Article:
If I could make a recommendation about going to see “Clash of the Titans,” it would be not to see it in 3-D. While most viewing experiences are enhanced by of 3-D, its use in this film largely detracts from the product. Director Louis Leterrier’s closely pinned shots are unsteady and jarring to the viewer in 3-D, resulting in a headache inducing experience.
The art direction in “Clash of the Titans” is thorough, creating a vivid portrait of ancient Greece and the mythological figures that were part of everyday lore. Corny dialogue and cliché story weigh down this adventure film though. Its screenwriters tried too hard to include action movie one-liners, but not hard enough to convey Perseus’ (Sam Worthington) conflict between his human upbringing and his divine heritage. My grade: C-
In theaters this week are the romantic comedy with Steve Carell and Tina Fey “Date Night,” the horror/thriller “After.Life,” the rockumentary “When You’re Strange,” and the inspirational drama “Letters to God.”
A case of mistaken identity turns a New York City married couple’s (Steve Carell and Tina Fey) effort at a flashy and romantic evening into something more thrilling and dangerous than they bargained for.
“Night at the Museum” series director Shawn Levy, helms this romantic action comedy. Josh Klausner who penned “Shrek the Third” and the upcoming “Shrek Ever After,” is the author of the screenplay to “Date Night.”
WHO SHOULD SEE IT: Fans of the television powerhouse programs “The Office” and “30 Rock” will be anxious to see their favorite stars Steve Carell and Tina Fey as an on-screen couple. If you like movies that involve comic misunderstanding due to mistaken identity then you should see “Date Night.”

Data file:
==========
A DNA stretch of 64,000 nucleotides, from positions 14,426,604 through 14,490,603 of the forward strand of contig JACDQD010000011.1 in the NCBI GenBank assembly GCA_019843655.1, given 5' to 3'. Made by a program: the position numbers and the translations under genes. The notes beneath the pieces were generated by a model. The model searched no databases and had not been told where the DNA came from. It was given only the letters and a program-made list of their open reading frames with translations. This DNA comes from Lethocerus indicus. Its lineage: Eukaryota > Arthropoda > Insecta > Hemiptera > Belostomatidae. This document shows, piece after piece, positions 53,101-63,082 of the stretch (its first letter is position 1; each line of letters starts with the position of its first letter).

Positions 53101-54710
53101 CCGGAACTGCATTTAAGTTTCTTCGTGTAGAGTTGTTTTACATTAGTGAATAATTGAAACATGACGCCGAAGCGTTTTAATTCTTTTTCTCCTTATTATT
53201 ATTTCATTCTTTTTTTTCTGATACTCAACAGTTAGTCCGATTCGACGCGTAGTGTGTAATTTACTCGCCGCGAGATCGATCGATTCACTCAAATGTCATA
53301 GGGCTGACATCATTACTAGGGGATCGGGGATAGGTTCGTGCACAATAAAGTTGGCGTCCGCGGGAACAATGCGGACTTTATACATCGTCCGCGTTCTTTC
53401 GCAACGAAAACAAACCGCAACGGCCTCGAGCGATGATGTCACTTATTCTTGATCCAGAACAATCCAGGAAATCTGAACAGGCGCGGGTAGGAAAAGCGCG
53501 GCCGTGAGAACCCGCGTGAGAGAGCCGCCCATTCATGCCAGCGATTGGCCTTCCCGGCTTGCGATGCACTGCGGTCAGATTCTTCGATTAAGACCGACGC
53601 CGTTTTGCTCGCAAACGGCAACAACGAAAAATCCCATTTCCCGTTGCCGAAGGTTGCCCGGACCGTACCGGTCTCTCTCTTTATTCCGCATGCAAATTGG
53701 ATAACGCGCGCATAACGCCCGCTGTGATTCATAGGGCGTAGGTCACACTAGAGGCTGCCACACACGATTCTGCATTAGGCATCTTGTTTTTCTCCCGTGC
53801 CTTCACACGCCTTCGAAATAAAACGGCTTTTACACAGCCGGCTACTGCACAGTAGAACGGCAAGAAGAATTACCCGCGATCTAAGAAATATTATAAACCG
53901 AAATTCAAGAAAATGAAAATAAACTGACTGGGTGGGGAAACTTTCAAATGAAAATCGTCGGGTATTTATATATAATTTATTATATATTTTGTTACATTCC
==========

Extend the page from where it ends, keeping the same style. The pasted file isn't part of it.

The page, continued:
Following a horrific car accident, Anna (Christina Ricci) wakes up to find the local funeral director Eliot Deacon (Liam Neeson) preparing her body for her funeral. Anna is confused and terrified because she still feels very much alive despite Deacon’s reassurances that she is merely in transition to the afterlife. Trapped inside the funeral home, Anna is forced to accept her fears and accept her own death, but her grief-stricken boyfriend Paul (Justin Long) can’t shake the suspicion that Anna is not actually dead.
Agnieszka Wojtowicz-Vosloo directs this horror thriller and assists in penning its screenplay as well. She collaborates on the screenplay with Paul Vosloo, who worked with her on her short “Pâté” and with newcomer Jakob Korolczuk.
WHO SHOULD SEE IT: Viewers that appreciate dark thrillers that keep you guessing about what’s real and what’s imagined, are the type that should see this movie. If you like the idea of Liam Neeson playing a sneaky villain, then you should watch “After.Life.”
WHEN YOU’RE STRANGE
This definitive documentary chronicles the rise of the popular rock band The Doors, which became prominent during the 1960s and 1970s. It includes exclusive behind the scenes footage of the band and its famous front man Jim Morrison in action.
The man behind 2006’s dramedy “Delirious,” Tom DiCillo, writes and directs this rockumentary about The Doors. Actor Johnny Depp provides some extra character to the documentary with his narration.
WHO SHOULD SEE IT: Religious followers of The Doors will be thrilled to see new footage that they may not have seen in other programs about the band. If you’re casually interested in The Doors and you’d like to learn more about them, then you should check out “When You’re Strange.”
LETTERS TO GOD
A young boy writes letters to God as he fights cancer, showing tremendous strength and courage that inspires many around him including a postal worker tasked with “delivering” the boy’s letters.
David Nixon, the co-producer of 2008’s romantic drama “Fireproof,” co-directs this tender drama with Patrick Doughtie. Doughtie developed the story and helped pen the screenplay alongside Sandra Thrift, Cullen Douglas, and Art D’Alessandro.
WHO SHOULD SEE IT: Moviegoers looking for an inspirational story lined with Christian values should see this film. If you enjoyed 2008’s “Fireproof” starring Kirk Cameron, then you will probably appreciate David Nixon’s latest effort “Letters to God.”